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Big Question for the Day, In regards to Black Holes;

  1. Nov 30, 2014 #1
    Supposing a man named Bob falls into a black hole, an instant of Bob's perceived time would be a nearly infinite amount of time to the rest of the universe due to relativity and the effects it has in and near black holes. Okay sure, but we also know (to my knowledge) that black holes "evaporate" over time. Could it be that the instant Bob gets sucked in, (an instant in his perceived time) the black hole dissipates (because it has evaporated over countless years, as perceived by an outside observer) leaving Bob completely unharmed?
    Please clarify this. Thank you!
  2. jcsd
  3. Nov 30, 2014 #2


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    Bob's perception of time is that it flows normally and the black hole makes no changes during the brief time he is alive as an observer.
  4. Dec 1, 2014 #3


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    Well, the complete description of physics including black hole evaporation, is not completely understood, since it involves both gravity and quantum mechanics. However, qualitatively, we can say that there are two possible scenarios, depending on when Bob starts falling toward the black hole:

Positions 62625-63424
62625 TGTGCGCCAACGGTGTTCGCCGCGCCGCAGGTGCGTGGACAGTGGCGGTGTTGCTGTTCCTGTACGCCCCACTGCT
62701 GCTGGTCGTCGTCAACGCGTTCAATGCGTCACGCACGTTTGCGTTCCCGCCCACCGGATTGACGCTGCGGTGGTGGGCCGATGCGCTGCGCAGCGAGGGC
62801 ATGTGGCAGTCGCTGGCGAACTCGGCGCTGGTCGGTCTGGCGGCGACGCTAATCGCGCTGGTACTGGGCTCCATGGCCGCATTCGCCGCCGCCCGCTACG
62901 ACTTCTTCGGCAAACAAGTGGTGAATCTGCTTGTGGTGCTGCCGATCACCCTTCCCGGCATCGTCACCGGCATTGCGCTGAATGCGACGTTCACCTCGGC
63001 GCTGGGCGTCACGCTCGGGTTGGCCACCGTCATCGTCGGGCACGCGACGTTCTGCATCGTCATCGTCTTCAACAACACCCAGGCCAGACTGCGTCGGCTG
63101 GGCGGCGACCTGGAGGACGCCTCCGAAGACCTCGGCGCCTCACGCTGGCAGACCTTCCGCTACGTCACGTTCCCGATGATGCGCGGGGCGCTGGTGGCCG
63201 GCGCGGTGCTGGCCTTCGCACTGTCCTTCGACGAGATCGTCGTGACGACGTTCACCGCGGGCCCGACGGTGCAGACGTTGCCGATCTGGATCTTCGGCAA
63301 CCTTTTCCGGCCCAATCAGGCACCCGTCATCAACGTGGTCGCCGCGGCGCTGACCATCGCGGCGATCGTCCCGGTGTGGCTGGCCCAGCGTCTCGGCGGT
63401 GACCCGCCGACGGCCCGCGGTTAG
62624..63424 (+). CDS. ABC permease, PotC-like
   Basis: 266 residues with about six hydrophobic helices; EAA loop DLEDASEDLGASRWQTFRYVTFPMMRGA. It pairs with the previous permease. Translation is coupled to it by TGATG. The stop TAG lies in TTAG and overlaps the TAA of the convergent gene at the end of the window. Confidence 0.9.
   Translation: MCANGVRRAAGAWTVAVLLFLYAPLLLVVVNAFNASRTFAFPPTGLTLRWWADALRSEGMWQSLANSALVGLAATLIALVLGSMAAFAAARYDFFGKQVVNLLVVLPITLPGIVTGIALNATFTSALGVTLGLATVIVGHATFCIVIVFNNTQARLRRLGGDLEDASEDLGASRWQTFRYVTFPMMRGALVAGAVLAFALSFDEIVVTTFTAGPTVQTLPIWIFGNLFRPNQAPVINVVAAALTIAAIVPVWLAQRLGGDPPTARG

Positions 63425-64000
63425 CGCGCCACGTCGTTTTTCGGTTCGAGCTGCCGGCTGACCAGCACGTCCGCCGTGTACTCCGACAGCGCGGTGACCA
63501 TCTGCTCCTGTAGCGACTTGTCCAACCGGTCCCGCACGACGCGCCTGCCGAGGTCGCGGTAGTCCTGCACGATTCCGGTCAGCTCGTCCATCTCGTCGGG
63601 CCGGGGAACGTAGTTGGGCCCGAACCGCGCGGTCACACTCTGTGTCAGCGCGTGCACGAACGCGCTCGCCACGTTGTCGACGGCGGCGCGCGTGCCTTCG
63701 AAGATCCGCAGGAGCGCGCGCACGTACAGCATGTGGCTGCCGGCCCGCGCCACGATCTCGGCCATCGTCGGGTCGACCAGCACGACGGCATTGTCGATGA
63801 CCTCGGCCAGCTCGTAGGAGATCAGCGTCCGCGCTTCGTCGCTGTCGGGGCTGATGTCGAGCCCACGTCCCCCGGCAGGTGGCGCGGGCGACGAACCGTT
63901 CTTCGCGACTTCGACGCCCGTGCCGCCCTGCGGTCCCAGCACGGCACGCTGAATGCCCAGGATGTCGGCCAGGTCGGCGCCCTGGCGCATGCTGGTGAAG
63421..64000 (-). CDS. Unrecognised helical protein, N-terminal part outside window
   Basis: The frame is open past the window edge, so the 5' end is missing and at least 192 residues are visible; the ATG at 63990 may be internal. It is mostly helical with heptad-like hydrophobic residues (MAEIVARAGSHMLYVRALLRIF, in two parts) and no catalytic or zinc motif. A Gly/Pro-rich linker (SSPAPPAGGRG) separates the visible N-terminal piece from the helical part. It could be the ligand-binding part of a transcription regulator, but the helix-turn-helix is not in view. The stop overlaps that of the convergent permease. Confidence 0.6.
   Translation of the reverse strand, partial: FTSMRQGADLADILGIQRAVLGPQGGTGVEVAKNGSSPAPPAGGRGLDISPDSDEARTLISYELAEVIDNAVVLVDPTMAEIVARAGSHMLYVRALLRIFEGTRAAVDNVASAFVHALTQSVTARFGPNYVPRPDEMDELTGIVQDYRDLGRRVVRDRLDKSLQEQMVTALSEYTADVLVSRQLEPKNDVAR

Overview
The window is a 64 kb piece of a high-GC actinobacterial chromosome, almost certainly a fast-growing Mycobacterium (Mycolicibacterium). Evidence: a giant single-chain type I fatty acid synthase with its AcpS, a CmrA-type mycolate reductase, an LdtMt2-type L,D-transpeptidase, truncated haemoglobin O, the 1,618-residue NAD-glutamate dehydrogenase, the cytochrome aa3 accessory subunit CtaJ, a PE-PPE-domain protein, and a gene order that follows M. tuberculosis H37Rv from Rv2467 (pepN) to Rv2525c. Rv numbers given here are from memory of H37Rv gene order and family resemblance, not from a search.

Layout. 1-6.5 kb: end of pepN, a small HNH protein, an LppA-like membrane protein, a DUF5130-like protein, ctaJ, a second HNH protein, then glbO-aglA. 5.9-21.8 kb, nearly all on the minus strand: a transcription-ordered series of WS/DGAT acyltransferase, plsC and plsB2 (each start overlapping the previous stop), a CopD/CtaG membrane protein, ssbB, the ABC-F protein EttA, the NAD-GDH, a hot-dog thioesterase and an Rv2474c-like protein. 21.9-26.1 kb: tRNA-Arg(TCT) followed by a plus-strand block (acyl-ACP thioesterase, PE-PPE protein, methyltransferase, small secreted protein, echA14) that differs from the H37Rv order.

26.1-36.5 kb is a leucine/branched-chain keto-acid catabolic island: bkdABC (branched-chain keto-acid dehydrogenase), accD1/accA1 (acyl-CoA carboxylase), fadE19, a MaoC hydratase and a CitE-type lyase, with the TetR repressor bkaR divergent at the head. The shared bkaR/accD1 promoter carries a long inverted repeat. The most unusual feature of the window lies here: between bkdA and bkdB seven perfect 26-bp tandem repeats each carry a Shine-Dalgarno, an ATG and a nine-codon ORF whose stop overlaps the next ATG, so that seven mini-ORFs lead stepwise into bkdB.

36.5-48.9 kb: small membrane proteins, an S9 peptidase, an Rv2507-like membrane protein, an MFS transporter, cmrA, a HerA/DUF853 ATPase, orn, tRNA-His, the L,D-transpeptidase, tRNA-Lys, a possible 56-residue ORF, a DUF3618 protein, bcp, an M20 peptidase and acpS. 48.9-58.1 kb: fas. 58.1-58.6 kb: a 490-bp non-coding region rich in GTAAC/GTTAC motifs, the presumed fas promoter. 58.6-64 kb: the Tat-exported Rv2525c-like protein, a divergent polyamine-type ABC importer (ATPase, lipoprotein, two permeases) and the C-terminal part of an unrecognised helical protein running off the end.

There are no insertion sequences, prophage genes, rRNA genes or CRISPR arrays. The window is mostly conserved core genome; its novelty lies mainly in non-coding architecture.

1. Either the black hole evaporates before Bob gets to it.
    2. Bob gets to the black hole before it evaporates.
    In case 2, things will look very different from Bob's point of view than from the point of view of a distant observer.

    From Bob's point of view, his fall through the black hole and to his death at the singularity is so short that black hole evaporation is pretty much irrelevant.

    From the point of view of a distant observer, Bob will meet his demise at the same "time" that the black hole evaporates completely. I use "time" in quotes, because this conclusion depends on the coordinate system used by the distant observer--the two events are not literally the same event.
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